If people are experimenting, what flavours work well, are you looking at other tropical flavours like pineapple in a sort of tiki-esc fashion or would you move away from those tropical flavours?
We play on both. During the summertime it’s just the obvious classic tiki drinks, it’s delicious and you can upgrade a Pina Colado with this rather than using a filler rum in a nicer place so obviously flavours of pineapple and passionfruit and watermelon and these tropical flavours go well with it but we like to play mostly with flavours that we say are like from the terroir, flavours that are regional to Central American area so like banana liqueurs, so coffee, banana, sugar is obviously from the region, coconut, coconut water and then tropical stuff is obviously a no brainer but we like to stay on the terroir.
How important do you think to the future of rum is terroir?
We say here all the time we would love to make Central America like the Napa Valley of rum because my brother and I grew up drinking, not too young, but we were surrounded by rum growing up in Central American and we know that people of the Caribbean can say the same, so for us it’s very much a national pride thing. So we say we are able to tell people this is Guatemalan rum, to us that is a status symbol, that means this is really, really good rum because its people who have been making rum since back in the day of the Spanish colony even, it’s a very old thing that was going on. So it’s part of our history and I think that does play a part in telling people and people identifying or start figuring out oh this is a Guatemalan rum, that is a Nicaraguan rum or that’s a Jamaican rum and will start giving its characteristics. Caribbean rums are so different to Central American rums which come from cane and aged usually in lower temperatures and made from sugar cane honey rather than molasses versus in the Caribbean things are aged at a much higher temperature because it is much hotter there at sea level and it is usually made with a darker molasses so it really does vary.
Do you think rums need to be further categorised so it is a little bit clearer for consumers as to what flavours they are actually getting?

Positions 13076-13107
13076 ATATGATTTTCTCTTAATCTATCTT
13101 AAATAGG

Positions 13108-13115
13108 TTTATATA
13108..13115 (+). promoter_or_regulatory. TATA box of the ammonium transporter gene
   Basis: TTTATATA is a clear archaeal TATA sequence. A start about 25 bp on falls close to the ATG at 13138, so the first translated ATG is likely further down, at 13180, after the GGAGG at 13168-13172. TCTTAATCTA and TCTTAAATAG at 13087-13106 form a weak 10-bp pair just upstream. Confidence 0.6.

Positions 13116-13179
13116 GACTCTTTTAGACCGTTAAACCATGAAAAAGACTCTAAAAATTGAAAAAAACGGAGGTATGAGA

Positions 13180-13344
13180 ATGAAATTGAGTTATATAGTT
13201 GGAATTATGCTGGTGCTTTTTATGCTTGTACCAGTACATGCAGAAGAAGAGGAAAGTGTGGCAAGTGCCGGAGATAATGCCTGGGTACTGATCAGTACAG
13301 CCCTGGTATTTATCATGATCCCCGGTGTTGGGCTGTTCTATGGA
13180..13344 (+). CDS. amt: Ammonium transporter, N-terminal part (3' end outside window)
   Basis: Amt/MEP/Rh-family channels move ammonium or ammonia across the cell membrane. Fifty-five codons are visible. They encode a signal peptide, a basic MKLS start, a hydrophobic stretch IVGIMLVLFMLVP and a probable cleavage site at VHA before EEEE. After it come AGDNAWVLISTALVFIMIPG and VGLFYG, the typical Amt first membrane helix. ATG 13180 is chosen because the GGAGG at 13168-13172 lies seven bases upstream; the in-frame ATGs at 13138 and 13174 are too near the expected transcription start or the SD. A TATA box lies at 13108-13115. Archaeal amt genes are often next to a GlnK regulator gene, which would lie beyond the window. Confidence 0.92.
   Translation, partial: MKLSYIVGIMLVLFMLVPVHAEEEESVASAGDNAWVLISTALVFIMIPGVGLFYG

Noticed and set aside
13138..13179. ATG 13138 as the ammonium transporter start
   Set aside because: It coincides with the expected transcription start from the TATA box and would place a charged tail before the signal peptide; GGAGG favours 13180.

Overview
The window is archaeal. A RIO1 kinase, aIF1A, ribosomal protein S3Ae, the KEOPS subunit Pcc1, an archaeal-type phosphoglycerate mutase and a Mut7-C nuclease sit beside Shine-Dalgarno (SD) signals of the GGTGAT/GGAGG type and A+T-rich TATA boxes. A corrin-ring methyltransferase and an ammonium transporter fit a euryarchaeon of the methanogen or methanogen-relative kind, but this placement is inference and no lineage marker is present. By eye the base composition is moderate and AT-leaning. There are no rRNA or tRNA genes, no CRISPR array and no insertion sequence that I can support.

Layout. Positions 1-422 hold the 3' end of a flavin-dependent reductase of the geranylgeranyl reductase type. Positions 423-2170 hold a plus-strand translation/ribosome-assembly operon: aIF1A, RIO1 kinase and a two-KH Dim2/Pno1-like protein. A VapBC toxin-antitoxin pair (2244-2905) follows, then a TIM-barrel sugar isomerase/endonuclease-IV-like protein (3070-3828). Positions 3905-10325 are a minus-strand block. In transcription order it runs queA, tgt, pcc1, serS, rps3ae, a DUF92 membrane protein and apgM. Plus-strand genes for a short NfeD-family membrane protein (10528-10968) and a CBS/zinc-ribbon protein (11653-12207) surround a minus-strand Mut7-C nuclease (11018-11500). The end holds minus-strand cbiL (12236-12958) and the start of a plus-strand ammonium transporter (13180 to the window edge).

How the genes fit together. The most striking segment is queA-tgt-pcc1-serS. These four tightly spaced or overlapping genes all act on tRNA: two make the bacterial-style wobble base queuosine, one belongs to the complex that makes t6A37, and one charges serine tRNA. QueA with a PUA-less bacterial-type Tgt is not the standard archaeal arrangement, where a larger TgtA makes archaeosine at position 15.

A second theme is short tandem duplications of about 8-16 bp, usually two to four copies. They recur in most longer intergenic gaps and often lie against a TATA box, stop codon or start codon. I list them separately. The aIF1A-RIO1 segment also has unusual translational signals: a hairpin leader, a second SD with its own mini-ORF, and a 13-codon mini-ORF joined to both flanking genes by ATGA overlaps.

That is an important point because a lot of things can be called rum and a lot of rums are packed with sugar, a lot of them are packed with caramel and are packed with flavourings and the consumer doesn’t know that, so a lot of consumers the reaction we get at the beginning is oh rum is sweet, I don’t want that. And it’s like well actually it’s not if it doesn’t have added sugar. All alcohol when it is distilled is just alcohol so if you have a pure rum it actually doesn’t have any more sugar than a tequila would but the consumer doesn’t know that. So I do think there needs to be some changes in the categorising of it so people understand really what rum means.
People keep talking about rum being the next big thing, are we there yet?
It depends on what part of the world you are in. For me it’s always been there obviously I grew up in it and the Caribbean’s it’s always been there, but in the US there’s definitely a major education that needs to happen because people’s perception of rum is ‘oh I drank a handle of that in college and I had a terrible hangover and I want nothing to do with it.’ And so you have to convince them, ‘no try this, it’s different, it won’t give you bad flashbacks,’ so there are definitely still some negative and certain demographics right, so in the younger demographic, that college demographic rum is very prevalent but if you were just to go to a higher age group there is definitely some mixed feelings about it so I think once we get past that education process and I think it’s happening, I have seen like a start-up brand in the space, we are also keen to hearing about other brands that are coming into the market. Obviously we have investors and things like that that are telling us oh I saw this brand or that brand, they are coming, so we see it coming and I think a few of us we are friends with actually said rum in Columbia is a fantastic rum.
The majority of the US is very much a bourbon drinking country, how easy is it for rum to sneak in and be adopted?
That’s our challenge right now to get bourbon drinkers to try it. Luckily because it is not traditionally what they expect from a rum, a lot of like bourbon, whiskey, rye drinkers when they taste it are like I like whiskey but this is great. It starts taking place on their bar cards, something they can also sip on when they come home from work or when they have guests over but I don’t think it’s going to be that easy of a task. Bourbon drinkers, American made bourbon drinkers is definitely something that is a very strong brand so it’s going to have to take the angle of something that’s imported and something like a different, specialty-type thing for them before they make that switch. I mean bourbon for bourbon drinkers it is like water, it is a staple in their diet so it definitely is going to be a challenge but I think there is an opportunity in just a culture, how foodyism is a thing now if people want to have a different experience, they want to taste the flavours of the world, it’s a globalised foody world too, so we might catch the interest of someone who wants to taste something from somewhere else.
And who is your market for Coconut Cartel?